The aluminum deposited wafer is subsequently processed by a selective metal lift-off procedure, wherein the wafer is immersed in an acetone solution for 40 minutes and then vibrated in an ultrasonic vibration tank for 20-30 seconds. An illustrative equipment which may be employed in this step is the cavitator ultrasonic cleaner no. 11700 marketed by Ladd Research Industries, Inc.
One aspect of the metal lift-off procedure is that the wafer is suspended in the acetone solution during the ultrasonic vibration. The metal lift-off procedure results in the photoresist layers 35,40 being dissolved by the acetate solution which is admitted into contact with the photoresist layers through the gap between the metal layers. As the photoresist layers dissolve and the wafer undergoes ultrasonic vibration, the aluminum layer 65 lifts off the wafer, leaving only aluminum layer 60 deposited on the wafer. The aluminum layer 60 serves as the mask for the subsequent n-well ion implantation step.
Following the ultrasonic vibration, the residue photoresist is stripped from the wafer by a conventional strip solution, such as solutions marketed by KTI Chemical, Inc. The resultant wafer structure is shown in FIG. 1G.
The n-well ion implantation occurs in the next step, shown schematically by arrows 70 in FIG. 1G. This implantation is of phosphorus ions, at 780 Kev for a dose of 5×1013 cm-2. The n-well implantation provides n-type impurities into the wafer and results in the formation of the n-well 75 shown in FIG. 1G. The remaining aluminum layer 60 masks the p-well from implantation by the phosphorus ions. After the phosphorus implantation, the aluminum layer 60 is removed by a conventional metal etch process. The resulting wafer comprises a self-aligned twin-well structure having a retrograde impurity profile. The process requires only a single-well mask; the requirement for a separate, second well mask has been eliminated.
The following is a list of specific processing steps which may be used to practice the present invention:
1. Photoresist Coating
(a) preheat wafer at 250° C., thirty minutes
(b) first coating of PMMA, 1.5 μm
(c) bake at 190° C., thirty minutes
(d) second PMMA coating, 1.5 μm
(e) bake at 190° C., thirty minutes
(f) Kodak 820 coating, 1 μm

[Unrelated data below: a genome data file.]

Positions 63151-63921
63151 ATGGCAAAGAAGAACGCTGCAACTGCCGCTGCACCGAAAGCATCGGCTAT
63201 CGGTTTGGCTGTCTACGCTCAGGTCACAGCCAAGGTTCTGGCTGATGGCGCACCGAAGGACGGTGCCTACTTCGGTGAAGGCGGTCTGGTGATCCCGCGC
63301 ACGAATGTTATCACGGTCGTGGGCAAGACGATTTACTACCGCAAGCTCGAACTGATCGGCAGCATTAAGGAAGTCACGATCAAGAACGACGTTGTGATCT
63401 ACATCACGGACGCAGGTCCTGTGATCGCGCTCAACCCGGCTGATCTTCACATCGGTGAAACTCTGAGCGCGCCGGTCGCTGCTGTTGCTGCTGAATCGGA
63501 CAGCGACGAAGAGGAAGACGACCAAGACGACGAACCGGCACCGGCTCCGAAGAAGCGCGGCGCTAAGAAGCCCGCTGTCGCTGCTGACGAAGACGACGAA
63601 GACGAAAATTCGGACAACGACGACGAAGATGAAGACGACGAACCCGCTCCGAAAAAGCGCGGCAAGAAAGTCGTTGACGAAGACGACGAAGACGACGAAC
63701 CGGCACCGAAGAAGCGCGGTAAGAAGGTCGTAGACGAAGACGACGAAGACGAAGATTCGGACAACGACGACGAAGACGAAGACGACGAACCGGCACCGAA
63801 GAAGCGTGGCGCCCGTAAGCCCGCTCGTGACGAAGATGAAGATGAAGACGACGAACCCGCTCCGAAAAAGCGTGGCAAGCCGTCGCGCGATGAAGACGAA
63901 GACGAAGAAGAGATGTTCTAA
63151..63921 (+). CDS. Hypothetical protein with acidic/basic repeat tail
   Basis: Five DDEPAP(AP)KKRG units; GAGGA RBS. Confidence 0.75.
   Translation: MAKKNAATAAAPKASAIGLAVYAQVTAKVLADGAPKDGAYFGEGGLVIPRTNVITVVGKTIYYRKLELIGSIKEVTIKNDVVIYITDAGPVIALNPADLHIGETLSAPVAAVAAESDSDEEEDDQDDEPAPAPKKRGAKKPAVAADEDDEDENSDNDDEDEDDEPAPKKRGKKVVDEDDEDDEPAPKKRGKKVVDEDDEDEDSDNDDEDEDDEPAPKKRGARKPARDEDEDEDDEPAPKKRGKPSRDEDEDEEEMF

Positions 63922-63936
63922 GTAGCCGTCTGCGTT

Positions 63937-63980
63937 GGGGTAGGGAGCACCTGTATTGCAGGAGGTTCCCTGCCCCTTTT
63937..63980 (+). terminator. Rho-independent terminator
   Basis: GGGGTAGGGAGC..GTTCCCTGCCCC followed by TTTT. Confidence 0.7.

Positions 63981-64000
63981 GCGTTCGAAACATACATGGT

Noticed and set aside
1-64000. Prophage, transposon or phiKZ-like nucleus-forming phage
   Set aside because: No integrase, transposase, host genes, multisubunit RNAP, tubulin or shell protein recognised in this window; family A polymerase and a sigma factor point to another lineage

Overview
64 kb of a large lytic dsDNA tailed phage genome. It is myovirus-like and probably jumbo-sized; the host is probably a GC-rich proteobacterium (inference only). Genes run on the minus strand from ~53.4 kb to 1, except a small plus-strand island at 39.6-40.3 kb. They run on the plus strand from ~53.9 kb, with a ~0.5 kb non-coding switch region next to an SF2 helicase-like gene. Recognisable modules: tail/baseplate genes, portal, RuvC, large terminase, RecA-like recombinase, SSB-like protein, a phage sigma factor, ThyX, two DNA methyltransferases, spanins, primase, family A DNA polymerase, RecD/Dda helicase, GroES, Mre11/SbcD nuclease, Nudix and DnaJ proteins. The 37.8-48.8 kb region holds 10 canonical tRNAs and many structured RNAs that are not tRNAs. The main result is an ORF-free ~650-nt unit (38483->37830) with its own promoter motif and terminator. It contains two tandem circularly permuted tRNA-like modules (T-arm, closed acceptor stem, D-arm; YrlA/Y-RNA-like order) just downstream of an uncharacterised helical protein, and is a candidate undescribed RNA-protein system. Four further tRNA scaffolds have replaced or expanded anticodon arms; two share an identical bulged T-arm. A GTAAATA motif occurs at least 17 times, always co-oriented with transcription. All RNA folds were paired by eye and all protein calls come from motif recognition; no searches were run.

(g) soft bake at 90° C., thirty minutes
2. 820 Exposing and Developing
(a) expose through p-well mask by Canon mask aligner (model PLA-501 FA) for 2.7 seconds
(b) develop for 80 seconds in 1:1 mixture of KTI developer and distilled water
3. Descum for two minutes
4. Blanket deep UV Exposure
(a) radiation wavelength is 220 μm
(b) intensity is 18 mw/cm2
(c) exposure time is four minutes
5. PMMA Developing for overhang structure formation
(a) develop in chlorobenzene for 90 to 200 seconds
(b) develop in Xylene for 90 seconds
(c) rinse in distilled water for two minutes and spin dry
6. Metal deposition
(a) pure aluminum
(b) 1.7 to 2.0 μm thickness
(c) 90° deposition angle
7. Metal lift-off
(a) immerse in Acetone for 40 minutes
(b) vibrate in ultrasonic vibration tank for 10 to 30 seconds
(c) strip residue photoresist by microstrip solution
It is understood that the above-described embodiment is merely illustrative of the many possible specific embodiments which can represent principles of the present invention. Numerous and varied other arrangements can readily be devised in accordance with these principles by those skilled in the art without departing from the spirit and scope of the invention. For example, other appropriate semiconductor materials can be substituted for silicon. The bulk region in which the wells are formed may be p-type rather than n-type. Other impurities of like conductivity type may be substituted for boron or phosphorus for forming the wells and other techniques used besides ion implantation for doping the substrate. Other materials appropriate for forming the various layers used for screening the implants may be substituted for those used in the preferred embodiment.
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|U.S. Classification||438/420, 438/224, 438/220, 438/228, 438/951, 438/527, 257/E27.067, 257/E21.346, 257/E21.644, 257/E21.025|
|International Classification||H01L27/092, H01L21/8238, H01L21/027, H01L21/266, H01L21/265|
|Cooperative Classification||Y10S438/951, H01L21/0272, H01L21/823892, H01L21/266, H01L27/0928|
|European Classification||H01L21/027B2, H01L21/8238W, H01L21/266|
|Feb 10, 1986||AS||Assignment|
Owner name: HUGHES AIRCRAFT COMPANY, EL SEGUNDO, CA., A CORP.
Free format text: ASSIGNMENT OF ASSIGNORS INTEREST.;ASSIGNORS:LIAO, KUAN Y.;LEE, WILLIAM W. Y.;REEL/FRAME:004515/0873;SIGNING DATES FROM 19860124 TO 19860203
|Feb 21, 1992||FPAY||Fee payment|
Year of fee payment: 4
|Jan 19, 1996||FPAY||Fee payment|
Year of fee payment: 8
|Mar 21, 2000||REMI||Maintenance fee reminder mailed|
|Aug 27, 2000||LAPS||Lapse for failure to pay maintenance fees|
|Oct 31, 2000||FP||Expired due to failure to pay maintenance fee|
Effective date: 20000830